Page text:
That anger has focused in part on payouts of millions of dollars in bonuses by financial firms getting taxpayer support.

In his letter, Liddy told Geithner, "We believe there will be considerably greater flexibility to reduce contractual payments in respect of 2009 and AIG intends to use its best efforts to do so."

But he also told Geithner that he felt it could be harmful to the company if the government continued to press for reductions in executive compensation.

"We cannot attract and retain the best and brightest talent to lead and staff the AIG businesses, which are now being operated principally on behalf of the American taxpayers - if employees believe their compensation is subject to continued and arbitrary adjustment by the U.S. Treasury," Liddy said.

Friday, March 13, 2009

Jon Stewart vs Jim Cramer

Here's the complete interview between Jon Stewart and Jim Cramer. VERY interesting.

Wednesday, March 11, 2009

An Audio Journey

Here's a fascinating audio interview I heard tonight on 'The Story', presented by National Public Radio and American Public Media, following this introduction copied directly from TheStory.org

About 10 years ago, William Lobdell was at a church retreat. He felt a warmth spreading in his chest and next he knew, he was raising his hand - he felt he had been saved. His faith gave him new purpose in life. After a couple of years as an evangelical Christian, he began taking steps to convert to Catholicism. Around the same time, he convinced his editors at the Los Angeles Times to allow him to become the paper's religion reporter.

At the beginning, the religion beat was a dream job. But as stories of clergy abuse and religious hypocrisy kept making the news, Bill found himself shaken, increasingly skeptical of both the church and its teachings. He began to question his own faith, and ultimately the existence of God.

Listen Now to the mp3 in a New Window

The Coming Evangelical Collapse

Here's an excerpt from an article I came across yesterday on the Christian Science Monitor:

ONEIDA, KY. - We are on the verge – within 10 years – of a major collapse of evangelical Christianity. This breakdown will follow the deterioration of the mainline Protestant world and it will fundamentally alter the religious and cultural environment in the West.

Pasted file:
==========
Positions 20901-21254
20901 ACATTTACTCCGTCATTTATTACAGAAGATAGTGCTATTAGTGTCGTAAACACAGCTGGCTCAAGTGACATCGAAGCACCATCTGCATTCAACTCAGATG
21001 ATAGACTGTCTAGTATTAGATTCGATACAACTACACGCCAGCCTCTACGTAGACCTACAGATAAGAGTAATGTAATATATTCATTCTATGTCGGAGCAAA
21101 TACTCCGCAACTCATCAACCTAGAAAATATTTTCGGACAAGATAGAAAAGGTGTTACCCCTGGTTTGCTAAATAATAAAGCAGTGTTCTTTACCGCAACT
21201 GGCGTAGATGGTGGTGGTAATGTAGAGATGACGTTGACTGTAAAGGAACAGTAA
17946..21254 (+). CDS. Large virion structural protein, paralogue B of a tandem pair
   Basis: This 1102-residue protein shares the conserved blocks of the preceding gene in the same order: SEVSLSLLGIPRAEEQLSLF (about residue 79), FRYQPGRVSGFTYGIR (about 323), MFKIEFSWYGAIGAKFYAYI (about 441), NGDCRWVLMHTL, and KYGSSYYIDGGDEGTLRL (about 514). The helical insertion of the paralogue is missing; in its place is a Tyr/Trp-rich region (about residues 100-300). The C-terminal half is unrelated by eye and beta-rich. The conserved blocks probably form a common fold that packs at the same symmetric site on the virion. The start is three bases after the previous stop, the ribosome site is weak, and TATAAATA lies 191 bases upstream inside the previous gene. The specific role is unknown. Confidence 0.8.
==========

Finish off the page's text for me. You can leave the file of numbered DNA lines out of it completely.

Within two generations, evangelicalism will be a house deserted of half its occupants. (Between 25 and 35 percent of Americans today are Evangelicals.) In the "Protestant" 20th century, Evangelicals flourished. But they will soon be living in a very secular and religiously antagonistic 21st century.

This collapse will herald the arrival of an anti-Christian chapter of the post-Christian West. Intolerance of Christianity will rise to levels many of us have not believed possible in our lifetimes, and public policy will become hostile toward evangelical Christianity, seeing it as the opponent of the common good.

Millions of Evangelicals will quit. Thousands of ministries will end. Christian media will be reduced, if not eliminated. Many Christian schools will go into rapid decline. I'm convinced the grace and mission of God will reach to the ends of the earth. But the end of evangelicalism as we know it is close.


1. Evangelicals have identified their movement with the culture war and with political conservatism. This will prove to be a very costly mistake. Evangelicals will increasingly be seen as a threat to cultural progress. Public leaders will consider us bad for America, bad for education, bad for children, and bad for society.

The evangelical investment in moral, social, and political issues has depleted our resources and exposed our weaknesses. Being against gay marriage and being rhetorically pro-life will not make up for the fact that massive majorities of Evangelicals can't articulate the Gospel with any coherence. We fell for the trap of believing in a cause more than a faith.

2. We Evangelicals have failed to pass on to our young people an orthodox form of faith that can take root and survive the secular onslaught. Ironically, the billions of dollars we've spent on youth ministers, Christian music, publishing, and media has produced a culture of young Christians who know next to nothing about their own faith except how they feel about it. Our young people have deep beliefs about the culture war, but do not know why they should obey scripture, the essentials of theology, or the experience of spiritual discipline and community. Coming generations of Christians are going to be monumentally ignorant and unprepared for culture-wide pressures.

3. There are three kinds of evangelical churches today: consumer-driven megachurches, dying churches, and new churches whose future is fragile. Denominations will shrink, even vanish, while fewer and fewer evangelical churches will survive and thrive.

4. Despite some very successful developments in the past 25 years, Christian education has not produced a product that can withstand the rising tide of secularism. Evangelicalism has used its educational system primarily to staff its own needs and talk to itself.

5. The confrontation between cultural secularism and the faith at the core of evangelical efforts to "do good" is rapidly approaching. We will soon see that the good Evangelicals want to do will be viewed as bad by so many, and much of that work will not be done. Look for ministries to take on a less and less distinctively Christian face in order to survive.

6. Even in areas where Evangelicals imagine themselves strong (like the Bible Belt), we will find a great inability to pass on to our children a vital evangelical confidence in the Bible and the importance of the faith.

7. The money will dry up.